A Pakistani court recently sentenced a woman to death for allegedly sending blasphemous messages via WhatsApp and Facebook.
After a complaint was filed against her under Pakistan’s draconian cybercrime and blasphemy laws, Aneeqa Ateeq, 26, was found guilty and sentenced to death by a court in Rawalpindi on Wednesday. According to the charge sheet, Ateeq met her accuser, a fellow Pakistani, through a mobile gaming app in 2019 and the two began corresponding via WhatsApp. Ateeq, who claims to be a practising Muslim, has denied all of the allegations.
Ateeq testified in court that she believes the complainant purposefully dragged her into a religious debate in order to gather evidence and exact “revenge” after she refused to be friendly.
Pakistan is an Islamic country with some of the world’s harshest anti-blasphemy laws, which regularly result in death sentences. Executions are not carried out in practice, and the accused spend their lives in prison. However, blasphemy trials in Pakistan are extremely dangerous, with the accused frequently being killed by vigilantes before the courts reach a decision on their cases, and judges rarely acquit the accused, fearing the ramifications, and are frequently pressured into reaching guilty verdicts. Pakistan has recently asked Facebook and Twitter to assist in identifying its citizens who are suspected of being terrorists.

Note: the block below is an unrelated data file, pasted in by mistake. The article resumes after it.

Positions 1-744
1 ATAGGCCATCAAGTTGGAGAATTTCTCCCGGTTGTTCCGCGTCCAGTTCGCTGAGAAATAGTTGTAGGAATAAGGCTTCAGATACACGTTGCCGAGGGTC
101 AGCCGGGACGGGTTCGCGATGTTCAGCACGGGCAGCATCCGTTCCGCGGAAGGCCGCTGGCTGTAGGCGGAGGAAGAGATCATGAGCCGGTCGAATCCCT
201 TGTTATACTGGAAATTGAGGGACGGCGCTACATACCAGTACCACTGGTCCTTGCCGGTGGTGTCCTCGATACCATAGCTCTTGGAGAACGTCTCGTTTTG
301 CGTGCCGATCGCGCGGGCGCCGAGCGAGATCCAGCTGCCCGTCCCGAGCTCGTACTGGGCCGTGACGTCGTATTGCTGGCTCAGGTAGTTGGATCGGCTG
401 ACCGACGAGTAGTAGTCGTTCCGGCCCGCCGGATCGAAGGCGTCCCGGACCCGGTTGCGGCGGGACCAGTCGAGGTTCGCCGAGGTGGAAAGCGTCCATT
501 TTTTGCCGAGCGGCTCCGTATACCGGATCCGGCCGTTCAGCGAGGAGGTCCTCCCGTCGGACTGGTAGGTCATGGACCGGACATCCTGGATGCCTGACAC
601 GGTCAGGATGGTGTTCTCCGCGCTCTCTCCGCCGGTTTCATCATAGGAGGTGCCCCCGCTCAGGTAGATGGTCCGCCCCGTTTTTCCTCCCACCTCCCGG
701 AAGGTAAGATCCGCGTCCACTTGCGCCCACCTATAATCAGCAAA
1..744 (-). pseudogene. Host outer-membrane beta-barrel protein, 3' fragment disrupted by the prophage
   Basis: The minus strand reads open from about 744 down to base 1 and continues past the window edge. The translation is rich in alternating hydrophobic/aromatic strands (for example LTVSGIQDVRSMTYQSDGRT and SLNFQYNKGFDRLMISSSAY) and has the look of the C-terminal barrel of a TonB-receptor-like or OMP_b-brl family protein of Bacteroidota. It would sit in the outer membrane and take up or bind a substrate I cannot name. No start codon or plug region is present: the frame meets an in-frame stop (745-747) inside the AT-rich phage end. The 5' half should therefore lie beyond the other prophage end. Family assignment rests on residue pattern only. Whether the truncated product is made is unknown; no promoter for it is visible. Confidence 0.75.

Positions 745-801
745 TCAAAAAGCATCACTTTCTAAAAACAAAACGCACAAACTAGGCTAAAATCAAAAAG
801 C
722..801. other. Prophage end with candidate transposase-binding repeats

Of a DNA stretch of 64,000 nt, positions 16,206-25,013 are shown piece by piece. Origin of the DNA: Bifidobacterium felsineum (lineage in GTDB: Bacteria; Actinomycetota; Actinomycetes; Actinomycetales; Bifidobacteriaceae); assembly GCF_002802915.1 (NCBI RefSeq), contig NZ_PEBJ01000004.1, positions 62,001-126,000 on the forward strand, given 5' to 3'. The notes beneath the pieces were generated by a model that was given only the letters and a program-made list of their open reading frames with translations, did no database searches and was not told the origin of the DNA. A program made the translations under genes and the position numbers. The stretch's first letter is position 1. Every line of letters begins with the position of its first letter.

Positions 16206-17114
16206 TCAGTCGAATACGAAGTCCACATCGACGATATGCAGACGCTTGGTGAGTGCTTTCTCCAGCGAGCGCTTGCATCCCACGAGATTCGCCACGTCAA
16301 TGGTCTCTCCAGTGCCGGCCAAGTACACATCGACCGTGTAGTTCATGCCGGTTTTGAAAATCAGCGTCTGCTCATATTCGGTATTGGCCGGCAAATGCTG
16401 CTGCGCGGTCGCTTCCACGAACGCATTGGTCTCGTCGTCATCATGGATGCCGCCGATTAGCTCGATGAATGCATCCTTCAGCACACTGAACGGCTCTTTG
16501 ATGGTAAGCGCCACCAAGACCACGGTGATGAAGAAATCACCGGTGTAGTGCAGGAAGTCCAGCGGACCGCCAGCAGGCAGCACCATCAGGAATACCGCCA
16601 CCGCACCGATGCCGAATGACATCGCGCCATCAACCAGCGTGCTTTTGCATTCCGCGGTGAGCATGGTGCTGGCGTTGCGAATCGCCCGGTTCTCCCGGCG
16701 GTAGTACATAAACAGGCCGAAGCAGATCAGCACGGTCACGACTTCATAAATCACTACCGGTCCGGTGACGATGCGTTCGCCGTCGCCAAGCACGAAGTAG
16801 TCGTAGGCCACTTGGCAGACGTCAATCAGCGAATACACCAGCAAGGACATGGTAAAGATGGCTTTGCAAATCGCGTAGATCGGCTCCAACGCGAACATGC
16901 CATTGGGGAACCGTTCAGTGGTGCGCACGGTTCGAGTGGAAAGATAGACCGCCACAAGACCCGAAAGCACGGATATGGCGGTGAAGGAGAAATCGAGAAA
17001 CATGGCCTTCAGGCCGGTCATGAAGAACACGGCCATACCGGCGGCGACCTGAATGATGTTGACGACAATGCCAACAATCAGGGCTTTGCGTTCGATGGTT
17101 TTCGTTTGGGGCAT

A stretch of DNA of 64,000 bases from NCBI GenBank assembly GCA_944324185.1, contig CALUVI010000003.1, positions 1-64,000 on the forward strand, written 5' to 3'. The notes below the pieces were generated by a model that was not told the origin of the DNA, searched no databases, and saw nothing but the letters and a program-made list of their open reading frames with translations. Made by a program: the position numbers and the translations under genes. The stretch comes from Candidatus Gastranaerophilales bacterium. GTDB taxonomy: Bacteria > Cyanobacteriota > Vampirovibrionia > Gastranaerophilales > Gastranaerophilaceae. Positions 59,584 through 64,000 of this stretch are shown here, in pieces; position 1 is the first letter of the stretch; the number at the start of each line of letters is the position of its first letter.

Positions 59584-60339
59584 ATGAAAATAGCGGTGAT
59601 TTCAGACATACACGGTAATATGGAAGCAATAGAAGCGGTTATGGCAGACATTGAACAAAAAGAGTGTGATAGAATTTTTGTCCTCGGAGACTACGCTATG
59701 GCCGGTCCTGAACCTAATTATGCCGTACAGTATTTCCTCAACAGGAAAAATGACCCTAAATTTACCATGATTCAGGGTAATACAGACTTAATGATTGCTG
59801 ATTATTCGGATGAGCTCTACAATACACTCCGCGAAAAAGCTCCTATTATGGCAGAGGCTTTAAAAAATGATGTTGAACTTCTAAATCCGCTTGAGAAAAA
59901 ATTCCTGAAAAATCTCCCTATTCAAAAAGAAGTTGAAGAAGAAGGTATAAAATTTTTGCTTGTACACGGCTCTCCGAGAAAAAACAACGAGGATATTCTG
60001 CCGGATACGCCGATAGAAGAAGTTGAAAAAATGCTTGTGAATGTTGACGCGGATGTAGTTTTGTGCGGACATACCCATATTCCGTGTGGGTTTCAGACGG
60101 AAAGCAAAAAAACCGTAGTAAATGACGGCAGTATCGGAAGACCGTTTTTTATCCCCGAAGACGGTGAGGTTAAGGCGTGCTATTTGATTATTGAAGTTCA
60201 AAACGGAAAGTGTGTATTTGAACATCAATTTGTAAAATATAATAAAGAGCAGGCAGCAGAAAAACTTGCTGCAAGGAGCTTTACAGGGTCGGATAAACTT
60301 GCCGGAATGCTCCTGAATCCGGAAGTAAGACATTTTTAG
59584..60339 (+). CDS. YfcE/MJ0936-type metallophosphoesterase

Zafar Bhatti (51), the longest-serving blasphemy convict in Pakistan’s Rawalpindi district, was sentenced to death in January by a sessions court judge in the Rawalpindi district. Zafar Bhatti, a Christian, was sentenced to death in Pakistan under section 295-C of the Pakistan Penal Code.
According to the US Commission on International Religious Freedom, approximately 80 people have been imprisoned in Pakistan on blasphemy charges, with half of them facing the death penalty or life in prison. ‘Gustakh e Nabi ki ek hi saza, sar tan se juda, sar tan se Juda‘, This chant implies that beheading is the only acceptable punishment for ‘insulting’ Prophet Muhammad.